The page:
In this post, I am going to tell you which lessons I have learned from my eating disorder. I am going to give you an insight to the mental contructs I have right now because I chose to recover from my eating disorder. Considering my point of view as a Millennial, maybe I am not qualified to share this
experience. According to all the Boomers around me, I am considered to be very spoiled. I am considered to be selfish. What a surprise. Everybody on this planet happens to be selfish. The funniest part of this entire story is that Boomers are the parents of these spoiled Millennials. They are the ones responsible for spoiling them. There is a lot of irony in that phrase.
I can admit that I already learned a couple of harsh lessons from experiencing an eating disorder. It was an event that made me pause and move forward at the same time. If you want to know more about this experience, then please, read along.
This is the story of the eating disorder I experienced at 13-14 years old. I was admitted to the hospital because of severe malnutrition and risk of dying. At that moment, I felt so much guilt because of what was happening. Of course, by saying these words, I am seeking some attention. I mostly want to raise more attention to other people struggling with mental disorders. I want to show these people that they can escape out of their mentally disordered thinking pattern. Even though they must realize they will always carry around this mental sensitivity. I want to let them know that life can become brighter and better. Stigma sucks! You can choose to be brave. Use your power to change.
I will list some of the lessons I learned from the eating disorder that I suffered from.
I swam against the stream and I learned to become a salmon.
I want to swim against the stream when everyone else is just following along. There is more to life than what you might assume. It was not delivered to your doorstep in the form of a gift box. You must discover it yourself. You must work and spend all your energy to accomplish your dreams. Nothing in life happens for nothing.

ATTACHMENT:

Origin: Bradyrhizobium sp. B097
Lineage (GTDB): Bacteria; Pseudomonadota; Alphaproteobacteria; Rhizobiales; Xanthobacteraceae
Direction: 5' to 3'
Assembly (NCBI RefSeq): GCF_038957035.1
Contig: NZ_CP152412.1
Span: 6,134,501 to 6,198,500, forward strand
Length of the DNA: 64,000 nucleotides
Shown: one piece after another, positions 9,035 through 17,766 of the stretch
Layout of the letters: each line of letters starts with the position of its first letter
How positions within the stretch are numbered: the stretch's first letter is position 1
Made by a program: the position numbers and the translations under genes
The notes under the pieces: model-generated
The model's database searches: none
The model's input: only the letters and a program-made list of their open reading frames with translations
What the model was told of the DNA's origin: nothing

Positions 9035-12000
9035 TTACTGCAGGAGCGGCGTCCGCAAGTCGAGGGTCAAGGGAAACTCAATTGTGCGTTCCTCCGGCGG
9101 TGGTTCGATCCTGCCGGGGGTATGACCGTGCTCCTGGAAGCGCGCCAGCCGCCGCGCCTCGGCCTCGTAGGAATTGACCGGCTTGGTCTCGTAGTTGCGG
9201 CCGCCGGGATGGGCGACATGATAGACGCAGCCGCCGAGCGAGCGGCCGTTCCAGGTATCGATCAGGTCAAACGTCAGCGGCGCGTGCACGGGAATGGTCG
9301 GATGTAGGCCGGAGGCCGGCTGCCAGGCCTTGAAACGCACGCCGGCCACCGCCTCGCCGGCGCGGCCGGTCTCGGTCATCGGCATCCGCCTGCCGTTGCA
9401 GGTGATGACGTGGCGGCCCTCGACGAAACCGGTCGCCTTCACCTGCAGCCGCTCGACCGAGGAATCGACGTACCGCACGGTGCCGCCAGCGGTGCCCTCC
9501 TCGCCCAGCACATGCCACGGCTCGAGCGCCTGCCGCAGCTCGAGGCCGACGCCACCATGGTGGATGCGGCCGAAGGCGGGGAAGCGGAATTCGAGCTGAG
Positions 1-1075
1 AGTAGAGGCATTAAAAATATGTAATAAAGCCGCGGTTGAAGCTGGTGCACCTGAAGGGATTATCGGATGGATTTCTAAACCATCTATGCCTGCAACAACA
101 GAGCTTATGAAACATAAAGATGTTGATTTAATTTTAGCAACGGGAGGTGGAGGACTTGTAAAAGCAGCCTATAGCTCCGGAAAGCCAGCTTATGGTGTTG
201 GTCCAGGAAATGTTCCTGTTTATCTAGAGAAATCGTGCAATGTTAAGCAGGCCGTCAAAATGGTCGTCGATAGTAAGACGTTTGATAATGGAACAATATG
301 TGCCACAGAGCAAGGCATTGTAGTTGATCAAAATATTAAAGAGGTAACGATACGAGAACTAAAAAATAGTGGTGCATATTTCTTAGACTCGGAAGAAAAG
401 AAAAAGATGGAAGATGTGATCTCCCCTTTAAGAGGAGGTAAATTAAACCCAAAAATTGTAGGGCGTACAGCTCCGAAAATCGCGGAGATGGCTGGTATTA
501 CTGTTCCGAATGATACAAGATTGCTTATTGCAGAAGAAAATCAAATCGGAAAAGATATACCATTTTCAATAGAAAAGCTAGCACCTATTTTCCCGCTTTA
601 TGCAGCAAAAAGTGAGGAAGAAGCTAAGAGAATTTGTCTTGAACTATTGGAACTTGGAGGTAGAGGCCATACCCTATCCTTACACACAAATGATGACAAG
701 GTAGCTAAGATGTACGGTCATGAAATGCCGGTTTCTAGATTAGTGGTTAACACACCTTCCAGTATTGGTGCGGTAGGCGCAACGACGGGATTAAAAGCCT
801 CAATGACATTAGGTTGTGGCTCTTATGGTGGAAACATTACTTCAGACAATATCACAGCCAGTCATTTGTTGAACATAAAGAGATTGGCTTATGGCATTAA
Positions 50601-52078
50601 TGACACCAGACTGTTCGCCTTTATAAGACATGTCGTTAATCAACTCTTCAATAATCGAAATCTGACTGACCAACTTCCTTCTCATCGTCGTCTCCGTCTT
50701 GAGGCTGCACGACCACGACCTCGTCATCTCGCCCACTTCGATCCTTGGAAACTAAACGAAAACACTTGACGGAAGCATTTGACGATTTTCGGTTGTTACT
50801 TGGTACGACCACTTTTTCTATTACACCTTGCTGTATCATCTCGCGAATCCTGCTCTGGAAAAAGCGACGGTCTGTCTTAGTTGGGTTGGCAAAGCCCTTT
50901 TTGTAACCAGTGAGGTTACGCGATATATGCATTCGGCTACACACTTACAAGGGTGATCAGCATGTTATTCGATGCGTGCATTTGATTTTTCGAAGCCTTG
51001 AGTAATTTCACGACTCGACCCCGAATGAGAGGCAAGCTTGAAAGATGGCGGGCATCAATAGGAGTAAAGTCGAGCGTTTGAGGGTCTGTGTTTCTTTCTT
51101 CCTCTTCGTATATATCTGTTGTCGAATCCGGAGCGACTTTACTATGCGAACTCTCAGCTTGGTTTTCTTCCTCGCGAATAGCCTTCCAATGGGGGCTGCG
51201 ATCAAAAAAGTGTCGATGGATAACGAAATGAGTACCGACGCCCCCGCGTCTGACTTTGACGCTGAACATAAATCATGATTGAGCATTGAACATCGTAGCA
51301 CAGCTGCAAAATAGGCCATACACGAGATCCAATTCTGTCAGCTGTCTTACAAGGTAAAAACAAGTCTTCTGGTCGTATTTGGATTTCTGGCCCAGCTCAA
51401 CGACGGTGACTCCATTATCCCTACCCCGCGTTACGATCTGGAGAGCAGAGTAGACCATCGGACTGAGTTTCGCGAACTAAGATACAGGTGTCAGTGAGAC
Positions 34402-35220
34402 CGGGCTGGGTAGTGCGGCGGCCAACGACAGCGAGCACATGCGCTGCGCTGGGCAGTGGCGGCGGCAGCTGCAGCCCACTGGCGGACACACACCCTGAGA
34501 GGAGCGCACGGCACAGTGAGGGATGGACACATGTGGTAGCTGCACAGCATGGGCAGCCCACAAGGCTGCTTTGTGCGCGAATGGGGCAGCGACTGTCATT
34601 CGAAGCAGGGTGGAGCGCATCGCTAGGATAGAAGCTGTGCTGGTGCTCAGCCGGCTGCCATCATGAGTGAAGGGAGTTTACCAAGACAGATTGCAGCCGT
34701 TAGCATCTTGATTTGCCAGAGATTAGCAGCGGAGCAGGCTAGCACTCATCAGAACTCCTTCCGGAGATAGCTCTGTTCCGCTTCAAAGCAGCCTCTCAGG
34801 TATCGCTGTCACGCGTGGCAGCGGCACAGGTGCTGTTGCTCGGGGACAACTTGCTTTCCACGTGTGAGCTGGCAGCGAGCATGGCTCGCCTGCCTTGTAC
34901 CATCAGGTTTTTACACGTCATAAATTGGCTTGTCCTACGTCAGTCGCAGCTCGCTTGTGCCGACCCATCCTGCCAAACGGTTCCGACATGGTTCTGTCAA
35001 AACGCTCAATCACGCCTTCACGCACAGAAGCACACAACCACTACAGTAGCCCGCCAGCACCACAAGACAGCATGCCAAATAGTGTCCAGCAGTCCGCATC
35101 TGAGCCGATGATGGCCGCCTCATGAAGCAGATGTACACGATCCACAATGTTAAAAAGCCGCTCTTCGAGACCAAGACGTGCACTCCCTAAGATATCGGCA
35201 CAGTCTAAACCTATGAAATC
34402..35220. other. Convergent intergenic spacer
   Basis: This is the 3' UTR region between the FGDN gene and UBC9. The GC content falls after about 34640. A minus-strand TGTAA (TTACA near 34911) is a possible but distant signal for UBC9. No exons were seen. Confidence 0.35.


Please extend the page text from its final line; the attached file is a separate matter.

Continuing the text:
“To do nothing is the way to be nothing.”
― Nathaniel Hawthorne
I discovered my moral compass that is against uniformity and political correctness.
I live according to my own moral compass and try to give as much as possible back to others. Just like me, you should not be guided by what everybody else says you should do. I do not like it when my free speech is limited by the social framework. For example, I can make both an environmentally conscious and less conscious decision. That is why I eat both plant-based foods and without restrictions. You decide which values and standards are important to you. As long as you do not harm others, it makes no sense to limit your freedom. Free yourself from the judgements of other people.
I started searching for some meaning in my life and have focus.
Like so many others, I am looking for some meaning in my life. Previously, I lost so much time feeling sorry for myself. Now, I realize I have no time to lose. Life is too short to be moaning about the futility of life. Life is too short to live from one existential crisis to another. Previously, I felt so down. Now, I have the courage to look ahead into my future.
“To invent your own life’s meaning is not easy, but it’s still allowed, and I think you’ll be happier for the trouble.”
― Bill Watterson
I chose empowerment and not be a victim.
Before my eating disorder, I was always looking for social validation and acceptance of others. Spoiler alert! It s*cked when I was very sick! I thought I had to search for love and warmth from other people. I wished people showed their compassion to me. I wished people would stroke my ego when I felt down. Unfortunately, I got a lot of attention when I was very skinny. People will subconsciously give you the attention you seek. Now, I understand that the shadow behind my eating disorder was much more important. My anxiety, lack of self-confidence and mental emptiness are aspects that I must tackle myself. Nobody can solve that for myself.
I taught myself to let go of control.
I must honestly admit that I have not yet mastered this skill. Like many aspects of life, it is all about finding balance. Sometimes, you must be able to compulsively control your daily structure, such as during work. Then, when you have completed your job of the day, you can enjoy your freedom and spare time. Life is often a chain reaction. The one extreme can lead to another. They balance each other out.
I forced myself to eat dirt.
Some suffering mixed with some temporary anxious feelings can be the perfect formula to make us grow as an individual. You certainly do not have to encounter a mental disorder or another terrible event to become a stronger person. We must be willing to eat the dirt everyday. We must sometimes force ourselves to do the things we do not like. We must step outside of our own comfort zone.
These were the lessons I learned from my eating disorder. Let this journey throughout my own thought process be an inspiration for your own life journey. Life can teach you a lotbut only if you open your own eyes and dare to live.
Now, it is time for you to answer these questions. Which experience has made you to change? What have you learned during the process? I would love to hear from you.